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Old 07-01-2019, 01:18 AM   #11
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I actually plug in to a GFI outlet in my garage so I have that protection and agree it is important.
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Old 07-01-2019, 03:26 AM   #12
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Default 30A GFCI pigtail

Wow, that's nice. thanks for that! At $134, it's not out of line. They even have a 240 volt version for a few dollars more.

It turns out Home Despot does sell a 240 volt GFCI pigtail, but the 240 volt twistlock socket isn't protected, just the two individual 120 volt socket outputs.

https://www.homedepot.com/p/DEK-10-4...8510/204356742
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Old 07-01-2019, 02:22 PM   #13
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What you have is often better than one long cord. With two shorter cords, you can use just one cord when the distance only requires one, and then you only have the voltage drop from one length of wire.

With two cords of the same size in series, you will get twice the voltage drop. That becomes a problem when you are drawing a large current, such as running air conditioning. If you didn't need a longer cord, there's less voltage drop with a shorter cord (if the same gauge wire). The connectors do add a small amount of resistance, but they are designed to minimize their voltage drop so they don't get hot, and as long as they are in good condition they don't have a major influence on the total loss. If they do get hot, it's time to replace them.

There is a situation where two cords in series can have a safety issue. If a person touches the connectors when they are wet, there can be a shock hazard. But this applies to any high voltage electrical connection; you have to be careful if it's been raining.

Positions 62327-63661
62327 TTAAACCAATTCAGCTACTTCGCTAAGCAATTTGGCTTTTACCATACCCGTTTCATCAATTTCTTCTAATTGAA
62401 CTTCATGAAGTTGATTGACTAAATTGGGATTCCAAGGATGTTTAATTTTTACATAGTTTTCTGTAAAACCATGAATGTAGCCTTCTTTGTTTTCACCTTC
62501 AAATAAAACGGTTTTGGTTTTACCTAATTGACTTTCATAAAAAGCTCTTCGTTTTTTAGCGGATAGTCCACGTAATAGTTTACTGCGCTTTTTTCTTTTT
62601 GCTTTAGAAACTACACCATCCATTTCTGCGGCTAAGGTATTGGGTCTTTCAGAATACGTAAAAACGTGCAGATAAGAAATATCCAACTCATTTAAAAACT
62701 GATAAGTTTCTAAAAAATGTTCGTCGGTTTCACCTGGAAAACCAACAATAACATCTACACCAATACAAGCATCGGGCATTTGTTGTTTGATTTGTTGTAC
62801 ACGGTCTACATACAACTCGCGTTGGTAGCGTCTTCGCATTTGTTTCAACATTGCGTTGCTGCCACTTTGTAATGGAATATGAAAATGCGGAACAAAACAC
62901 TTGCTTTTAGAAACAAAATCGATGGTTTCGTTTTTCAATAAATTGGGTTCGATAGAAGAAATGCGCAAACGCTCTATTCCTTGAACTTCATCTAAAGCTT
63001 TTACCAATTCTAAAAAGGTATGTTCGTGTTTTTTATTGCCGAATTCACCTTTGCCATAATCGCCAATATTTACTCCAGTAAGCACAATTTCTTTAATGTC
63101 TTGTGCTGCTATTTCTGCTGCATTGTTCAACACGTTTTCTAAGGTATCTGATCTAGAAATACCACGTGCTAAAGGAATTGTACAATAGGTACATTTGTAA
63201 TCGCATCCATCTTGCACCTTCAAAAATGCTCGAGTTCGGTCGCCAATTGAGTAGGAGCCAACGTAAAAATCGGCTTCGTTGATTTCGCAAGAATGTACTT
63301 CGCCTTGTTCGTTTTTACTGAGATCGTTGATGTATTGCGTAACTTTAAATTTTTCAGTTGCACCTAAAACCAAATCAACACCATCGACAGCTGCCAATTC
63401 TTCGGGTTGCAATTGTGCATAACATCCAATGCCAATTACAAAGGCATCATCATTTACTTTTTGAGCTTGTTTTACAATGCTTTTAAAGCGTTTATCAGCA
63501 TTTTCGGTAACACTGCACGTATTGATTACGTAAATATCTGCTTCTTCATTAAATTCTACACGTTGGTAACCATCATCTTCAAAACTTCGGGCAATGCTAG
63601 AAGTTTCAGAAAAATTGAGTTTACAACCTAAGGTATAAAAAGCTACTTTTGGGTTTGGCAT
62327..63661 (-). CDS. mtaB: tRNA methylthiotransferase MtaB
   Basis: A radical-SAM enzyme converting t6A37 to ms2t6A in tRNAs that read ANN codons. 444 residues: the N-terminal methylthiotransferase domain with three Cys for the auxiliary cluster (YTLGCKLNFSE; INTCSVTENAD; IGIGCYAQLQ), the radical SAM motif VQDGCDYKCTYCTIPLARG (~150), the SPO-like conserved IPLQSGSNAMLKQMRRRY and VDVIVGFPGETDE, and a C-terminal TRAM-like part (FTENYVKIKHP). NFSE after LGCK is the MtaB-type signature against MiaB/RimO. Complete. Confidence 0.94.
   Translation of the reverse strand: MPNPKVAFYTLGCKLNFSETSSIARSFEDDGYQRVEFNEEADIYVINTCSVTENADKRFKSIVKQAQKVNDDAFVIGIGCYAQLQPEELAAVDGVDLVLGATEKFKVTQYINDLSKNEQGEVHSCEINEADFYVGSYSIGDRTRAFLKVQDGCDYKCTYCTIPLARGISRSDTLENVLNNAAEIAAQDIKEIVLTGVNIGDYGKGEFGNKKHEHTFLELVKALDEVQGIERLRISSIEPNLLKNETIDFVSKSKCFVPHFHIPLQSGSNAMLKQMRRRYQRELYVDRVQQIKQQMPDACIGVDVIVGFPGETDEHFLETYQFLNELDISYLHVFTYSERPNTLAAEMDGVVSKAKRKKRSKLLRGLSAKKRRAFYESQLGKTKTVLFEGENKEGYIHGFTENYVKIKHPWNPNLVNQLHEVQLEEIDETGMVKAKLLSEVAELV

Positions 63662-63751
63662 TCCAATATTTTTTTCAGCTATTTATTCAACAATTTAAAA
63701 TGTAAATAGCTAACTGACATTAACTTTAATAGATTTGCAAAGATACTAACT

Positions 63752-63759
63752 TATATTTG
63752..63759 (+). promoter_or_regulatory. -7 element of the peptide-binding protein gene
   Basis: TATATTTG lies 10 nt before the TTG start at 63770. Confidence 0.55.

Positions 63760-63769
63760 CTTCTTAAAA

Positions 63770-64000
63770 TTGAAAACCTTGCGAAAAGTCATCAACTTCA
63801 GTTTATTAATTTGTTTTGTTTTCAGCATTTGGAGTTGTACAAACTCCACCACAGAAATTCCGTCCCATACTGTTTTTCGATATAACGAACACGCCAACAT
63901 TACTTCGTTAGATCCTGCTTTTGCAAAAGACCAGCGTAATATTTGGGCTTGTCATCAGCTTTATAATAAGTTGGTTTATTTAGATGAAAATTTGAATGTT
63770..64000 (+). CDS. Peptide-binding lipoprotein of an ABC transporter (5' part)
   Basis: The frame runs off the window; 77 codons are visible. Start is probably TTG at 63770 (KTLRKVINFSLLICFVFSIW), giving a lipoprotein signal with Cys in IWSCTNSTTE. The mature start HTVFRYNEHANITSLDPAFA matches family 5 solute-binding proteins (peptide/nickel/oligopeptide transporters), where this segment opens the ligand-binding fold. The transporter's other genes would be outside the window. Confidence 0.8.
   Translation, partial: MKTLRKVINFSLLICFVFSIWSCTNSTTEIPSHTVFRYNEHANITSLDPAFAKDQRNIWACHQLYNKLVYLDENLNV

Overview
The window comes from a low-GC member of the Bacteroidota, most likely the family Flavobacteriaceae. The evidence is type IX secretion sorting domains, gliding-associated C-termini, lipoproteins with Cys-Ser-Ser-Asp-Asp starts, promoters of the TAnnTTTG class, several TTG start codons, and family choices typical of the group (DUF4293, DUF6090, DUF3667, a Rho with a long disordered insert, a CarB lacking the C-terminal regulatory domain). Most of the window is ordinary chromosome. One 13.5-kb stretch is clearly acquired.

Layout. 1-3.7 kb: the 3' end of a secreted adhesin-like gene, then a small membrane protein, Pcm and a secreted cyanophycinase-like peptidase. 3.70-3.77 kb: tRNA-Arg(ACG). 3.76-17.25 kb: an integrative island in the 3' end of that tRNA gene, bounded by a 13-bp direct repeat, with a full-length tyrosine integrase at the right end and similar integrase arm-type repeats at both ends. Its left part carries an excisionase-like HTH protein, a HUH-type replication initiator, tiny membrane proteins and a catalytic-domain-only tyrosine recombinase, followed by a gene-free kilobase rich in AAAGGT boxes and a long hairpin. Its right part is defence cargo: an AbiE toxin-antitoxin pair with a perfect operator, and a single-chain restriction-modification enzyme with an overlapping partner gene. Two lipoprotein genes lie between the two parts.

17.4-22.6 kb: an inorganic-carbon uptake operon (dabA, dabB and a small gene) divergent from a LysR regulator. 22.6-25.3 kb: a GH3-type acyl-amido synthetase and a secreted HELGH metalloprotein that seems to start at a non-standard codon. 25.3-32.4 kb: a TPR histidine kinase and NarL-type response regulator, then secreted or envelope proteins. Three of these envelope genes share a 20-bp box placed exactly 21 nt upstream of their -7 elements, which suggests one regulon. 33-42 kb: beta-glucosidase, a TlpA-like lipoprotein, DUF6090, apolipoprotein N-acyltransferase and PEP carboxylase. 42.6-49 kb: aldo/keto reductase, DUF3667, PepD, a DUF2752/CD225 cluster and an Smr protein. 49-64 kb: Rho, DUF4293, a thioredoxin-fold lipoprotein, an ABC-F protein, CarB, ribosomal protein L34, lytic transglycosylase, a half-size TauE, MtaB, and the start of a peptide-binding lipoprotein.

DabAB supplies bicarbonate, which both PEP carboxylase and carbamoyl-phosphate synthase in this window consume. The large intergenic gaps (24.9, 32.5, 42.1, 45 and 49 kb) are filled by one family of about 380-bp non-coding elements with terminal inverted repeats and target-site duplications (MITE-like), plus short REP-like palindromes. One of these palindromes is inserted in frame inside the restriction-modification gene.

I recommend any electrical cord used outside to have a GFCI at the source. This will save your life. If your power panel or electrical outlet doesn't have one, you can get a GFCI on a short "pig-tail" cable and add to the front of your shore power cable.
Sorry but a second GFCI will blow the GFCI in the van. You can't have two GFCI on one circuit.
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Old 07-01-2019, 03:02 PM   #14
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Sorry but a second GFCI will blow the GFCI in the van. You can't have two GFCI on one circuit.

Not always true. Our Roadtrek sits plugged into a GFCI in our garage all the time, and for a while it had GFCI breakers in the van and GFCI outlets(since swapped to standard ones). That was 3 GFCIs in a row and never tripped any of them. A lot of Roadtreks with Tripplite inverter/chargers had issues, but it was very likely the Tripplite in most of them. Pre 2007 Tripplites seem to be less prone to tripping GFCI circuits.
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Old 07-01-2019, 05:33 PM   #15
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Not always true. Our Roadtrek sits plugged into a GFCI in our garage all the time, and for a while it had GFCI breakers in the van and GFCI outlets(since swapped to standard ones). That was 3 GFCIs in a row and never tripped any of them. A lot of Roadtreks with Tripplite inverter/chargers had issues, but it was very likely the Tripplite in most of them. Pre 2007 Tripplites seem to be less prone to tripping GFCI circuits.
Well it could very well be my model RT ( 2005/190/Popular ) but it will trip if double GFCI occurs. Maybe it is because of the type of inverter.
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Old 07-02-2019, 07:40 PM   #16
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I plugged into a GFCI protected outlet box on the outside of my garage wall with all three of my Class Bs. Never tripped.
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Old 07-03-2019, 09:04 PM   #17
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Default GFCI tripping

The reasons GFCI trip can sometimes be a little complicated. GFCI devices measure the the current in the hot wire and subtract it from the current in the neutral using with a small toroid tranformer. If these two are not equal, something is drawing current down a different path and that can potentially be a human being touching a live circuit.

And this works very well at 60 cycle AC. The problem is when the devices powered by the AC circuit create higher frequencies. Like an antenna, these high frequencies will travel down whatever path they can find; the hot wire, the neutral wire, or the ground -- or even travel through the air. And that makes GFCIs think there's a fault.

So don't blame the GFCI, it's usually the loads telling them to trip. What equipment manufacturers need to do, is design better high-frequency filtering so this doesn't happen.
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